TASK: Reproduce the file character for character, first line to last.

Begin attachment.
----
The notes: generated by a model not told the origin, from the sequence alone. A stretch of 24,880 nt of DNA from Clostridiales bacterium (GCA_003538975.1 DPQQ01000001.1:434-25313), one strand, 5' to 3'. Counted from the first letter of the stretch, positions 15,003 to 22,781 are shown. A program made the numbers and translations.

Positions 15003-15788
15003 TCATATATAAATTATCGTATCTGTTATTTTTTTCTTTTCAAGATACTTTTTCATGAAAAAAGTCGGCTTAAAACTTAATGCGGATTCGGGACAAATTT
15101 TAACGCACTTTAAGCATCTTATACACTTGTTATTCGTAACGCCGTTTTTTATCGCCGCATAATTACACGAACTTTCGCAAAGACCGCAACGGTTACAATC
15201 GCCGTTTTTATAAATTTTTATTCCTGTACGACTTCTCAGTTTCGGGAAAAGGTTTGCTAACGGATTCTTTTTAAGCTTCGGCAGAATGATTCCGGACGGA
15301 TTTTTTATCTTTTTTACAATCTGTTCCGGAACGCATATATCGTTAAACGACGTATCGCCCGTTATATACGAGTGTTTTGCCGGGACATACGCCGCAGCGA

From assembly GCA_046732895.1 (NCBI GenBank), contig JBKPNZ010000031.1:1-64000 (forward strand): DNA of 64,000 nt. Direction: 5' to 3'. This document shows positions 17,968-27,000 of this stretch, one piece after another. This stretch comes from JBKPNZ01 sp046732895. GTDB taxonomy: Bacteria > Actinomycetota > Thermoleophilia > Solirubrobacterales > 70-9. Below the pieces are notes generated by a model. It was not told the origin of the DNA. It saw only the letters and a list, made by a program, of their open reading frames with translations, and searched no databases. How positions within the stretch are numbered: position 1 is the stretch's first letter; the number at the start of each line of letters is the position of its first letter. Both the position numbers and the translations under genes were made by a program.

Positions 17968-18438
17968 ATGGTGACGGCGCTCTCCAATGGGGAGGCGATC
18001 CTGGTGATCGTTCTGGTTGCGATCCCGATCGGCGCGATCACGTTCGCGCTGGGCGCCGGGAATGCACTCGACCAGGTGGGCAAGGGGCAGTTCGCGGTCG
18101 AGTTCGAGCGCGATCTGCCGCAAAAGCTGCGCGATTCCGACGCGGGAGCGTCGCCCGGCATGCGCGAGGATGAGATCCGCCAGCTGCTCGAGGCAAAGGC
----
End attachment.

The notes: generated by a model not told the origin, from the sequence alone. A stretch of 24,880 nt of DNA from Clostridiales bacterium (GCA_003538975.1 DPQQ01000001.1:434-25313), one strand, 5' to 3'. Counted from the first letter of the stretch, positions 15,003 to 22,781 are shown. A program made the numbers and translations.

Positions 15003-15788
15003 TCATATATAAATTATCGTATCTGTTATTTTTTTCTTTTCAAGATACTTTTTCATGAAAAAAGTCGGCTTAAAACTTAATGCGGATTCGGGACAAATTT
15101 TAACGCACTTTAAGCATCTTATACACTTGTTATTCGTAACGCCGTTTTTTATCGCCGCATAATTACACGAACTTTCGCAAAGACCGCAACGGTTACAATC
15201 GCCGTTTTTATAAATTTTTATTCCTGTACGACTTCTCAGTTTCGGGAAAAGGTTTGCTAACGGATTCTTTTTAAGCTTCGGCAGAATGATTCCGGACGGA
15301 TTTTTTATCTTTTTTACAATCTGTTCCGGAACGCATATATCGTTAAACGACGTATCGCCCGTTATATACGAGTGTTTTGCCGGGACATACGCCGCAGCGA

From assembly GCA_046732895.1 (NCBI GenBank), contig JBKPNZ010000031.1:1-64000 (forward strand): DNA of 64,000 nt. Direction: 5' to 3'. This document shows positions 17,968-27,000 of this stretch, one piece after another. This stretch comes from JBKPNZ01 sp046732895. GTDB taxonomy: Bacteria > Actinomycetota > Thermoleophilia > Solirubrobacterales > 70-9. Below the pieces are notes generated by a model. It was not told the origin of the DNA. It saw only the letters and a list, made by a program, of their open reading frames with translations, and searched no databases. How positions within the stretch are numbered: position 1 is the stretch's first letter; the number at the start of each line of letters is the position of its first letter. Both the position numbers and the translations under genes were made by a program.

Positions 17968-18438
17968 ATGGTGACGGCGCTCTCCAATGGGGAGGCGATC
18001 CTGGTGATCGTTCTGGTTGCGATCCCGATCGGCGCGATCACGTTCGCGCTGGGCGCCGGGAATGCACTCGACCAGGTGGGCAAGGGGCAGTTCGCGGTCG
18101 AGTTCGAGCGCGATCTGCCGCAAAAGCTGCGCGATTCCGACGCGGGAGCGTCGCCCGGCATGCGCGAGGATGAGATCCGCCAGCTGCTCGAGGCAAAGGC